October 21-27, 2019
London, UK
MozFest 2019 is the tenth anniversary gathering of educators, activists, technologists, researchers, artists, and young people dedicated to creating a better, healthier internet. This year's theme is "Healthy AI".

Biometrics Congress
October 28-30, 2019
London, UK
The Biometrics Institute Congress provides an independent platform where the international biometrics community can gather to conduct off-the-record discussion among the institute's multi-stakeholder community. In 2018, representatives from over 30 nations attended. This year's theme is making the world a safer place through the responsible and ethical use of biometrics in an era where laws and regulations are often unable to stay abreast of technology change and the business models based on it.

Web Summit
November 4-7. 2019
Lisbon, Portugal
The Web Summit gathers the founders and CEOs of technology companies, fast-growing startups, policymakers, and heads of state to ask a simple question: where to next? In 2018, speakers included Margrethe Vestager, Tim Berners-Lee, and Microsoft CEO Brad Smith.

18th Workshop on Privacy in the Electronic Society
November 11, 2019
London, UK
The goal of this workshop, held in conjunction with the ACM CCS conference, is to discuss and find solutions to the privacy problems that result from the transformation of society brought by the Information Revolution. One of the major implications of this technological shift has been a massive increase in the collection, sharing, and analysis of personal data. The workshop will include academia, government, and industry, as well as communities such as law and business, who will present novel research on all theoretical and practical aspects of electronic privacy, as well as experimental studies of fielded systems.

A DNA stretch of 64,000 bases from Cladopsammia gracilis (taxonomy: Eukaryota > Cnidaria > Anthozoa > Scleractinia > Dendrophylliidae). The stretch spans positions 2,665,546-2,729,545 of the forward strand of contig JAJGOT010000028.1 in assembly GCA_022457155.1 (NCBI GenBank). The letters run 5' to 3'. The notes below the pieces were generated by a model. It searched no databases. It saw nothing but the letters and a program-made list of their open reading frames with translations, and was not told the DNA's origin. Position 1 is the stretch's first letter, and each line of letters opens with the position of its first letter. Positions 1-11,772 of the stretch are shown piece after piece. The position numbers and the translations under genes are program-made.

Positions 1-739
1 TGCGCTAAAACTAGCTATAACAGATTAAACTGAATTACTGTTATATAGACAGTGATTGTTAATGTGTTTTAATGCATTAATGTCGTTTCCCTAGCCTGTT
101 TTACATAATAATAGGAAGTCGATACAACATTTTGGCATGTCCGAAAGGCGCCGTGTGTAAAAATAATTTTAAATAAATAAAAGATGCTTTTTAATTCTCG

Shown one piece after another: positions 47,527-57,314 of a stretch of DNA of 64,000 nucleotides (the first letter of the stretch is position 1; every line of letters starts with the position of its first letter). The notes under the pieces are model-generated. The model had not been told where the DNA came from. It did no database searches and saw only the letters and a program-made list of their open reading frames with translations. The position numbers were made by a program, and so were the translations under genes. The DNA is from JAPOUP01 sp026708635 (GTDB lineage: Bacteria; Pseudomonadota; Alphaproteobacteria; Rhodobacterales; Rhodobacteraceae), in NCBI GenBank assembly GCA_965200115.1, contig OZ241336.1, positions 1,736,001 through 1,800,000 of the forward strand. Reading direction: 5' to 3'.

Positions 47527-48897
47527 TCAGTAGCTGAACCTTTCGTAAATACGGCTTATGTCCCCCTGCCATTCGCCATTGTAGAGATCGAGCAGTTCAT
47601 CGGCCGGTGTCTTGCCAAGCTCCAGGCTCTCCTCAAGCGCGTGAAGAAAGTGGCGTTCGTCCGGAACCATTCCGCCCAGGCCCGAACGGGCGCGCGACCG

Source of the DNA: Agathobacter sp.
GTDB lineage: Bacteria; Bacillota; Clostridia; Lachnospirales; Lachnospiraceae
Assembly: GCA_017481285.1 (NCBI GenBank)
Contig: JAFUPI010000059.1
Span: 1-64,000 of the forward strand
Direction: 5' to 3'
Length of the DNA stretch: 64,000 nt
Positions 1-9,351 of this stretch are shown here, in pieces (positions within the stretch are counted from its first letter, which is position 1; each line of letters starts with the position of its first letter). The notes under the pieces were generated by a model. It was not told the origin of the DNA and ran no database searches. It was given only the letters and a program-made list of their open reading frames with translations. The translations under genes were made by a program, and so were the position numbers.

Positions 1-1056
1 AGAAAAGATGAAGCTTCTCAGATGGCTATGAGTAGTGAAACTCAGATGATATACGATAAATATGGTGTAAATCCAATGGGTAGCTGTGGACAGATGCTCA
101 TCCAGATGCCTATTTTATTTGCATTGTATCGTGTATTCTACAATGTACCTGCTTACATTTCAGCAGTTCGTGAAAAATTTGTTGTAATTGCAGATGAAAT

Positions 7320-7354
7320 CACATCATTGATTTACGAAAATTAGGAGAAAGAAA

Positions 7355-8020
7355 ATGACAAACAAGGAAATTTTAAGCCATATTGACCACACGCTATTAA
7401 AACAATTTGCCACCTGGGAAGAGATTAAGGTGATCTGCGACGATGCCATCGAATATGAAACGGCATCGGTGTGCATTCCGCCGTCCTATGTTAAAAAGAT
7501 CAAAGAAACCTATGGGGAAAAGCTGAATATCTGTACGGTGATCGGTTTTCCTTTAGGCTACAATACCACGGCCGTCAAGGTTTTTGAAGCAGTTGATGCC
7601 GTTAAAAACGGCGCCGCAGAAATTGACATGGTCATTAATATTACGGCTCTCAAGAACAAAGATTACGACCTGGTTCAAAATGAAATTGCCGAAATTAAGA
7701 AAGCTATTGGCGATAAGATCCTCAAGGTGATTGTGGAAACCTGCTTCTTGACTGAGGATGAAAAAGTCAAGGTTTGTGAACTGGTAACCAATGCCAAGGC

Tech Giants, Monopoly Power, and Public Discourse
November 14-15, 2019
New York, NY, USA
At this symposium, convened by the Knight First Amendment Institute, leading legal scholars, economists, and technologists will examine the extent and nature of the technology giants' ability to structure, shape, and distort public discourse, and consider whether anti-monopoly tools might usefully be deployed to limit, expose, or counter this power. Speakers include Ellen P. Goodman, Lina Khan, Tim Wu, and Ethan Zuckerman.

IGF Global
November 25-29, 2019
Berlin, Germany
The Internet Governance Forum (IGF) was set up in 2006 as an open discussion platform of the United Nations for key legal, political, social and technical issues relating to the internet. IGF's multi-stakeholder model aims to ensure that all relevant societal groups are equally involved in preparations and implementation: governments, civil society, business, academia, international organizations, and the technical community. This is particularly of note in terms of representatives from developing and newly industrializing countries, which otherwise tend to be under-represented.

Munin Conference on Scholarly Publishing
November 27-29, 2019
Tromsø, Norway
The Munin Conference is an annual conference on scholarly publishing and communication, primarily revolving around open access, open data and open science.

CPDP 2020
January 22-24, 2020
Brussels, Belgium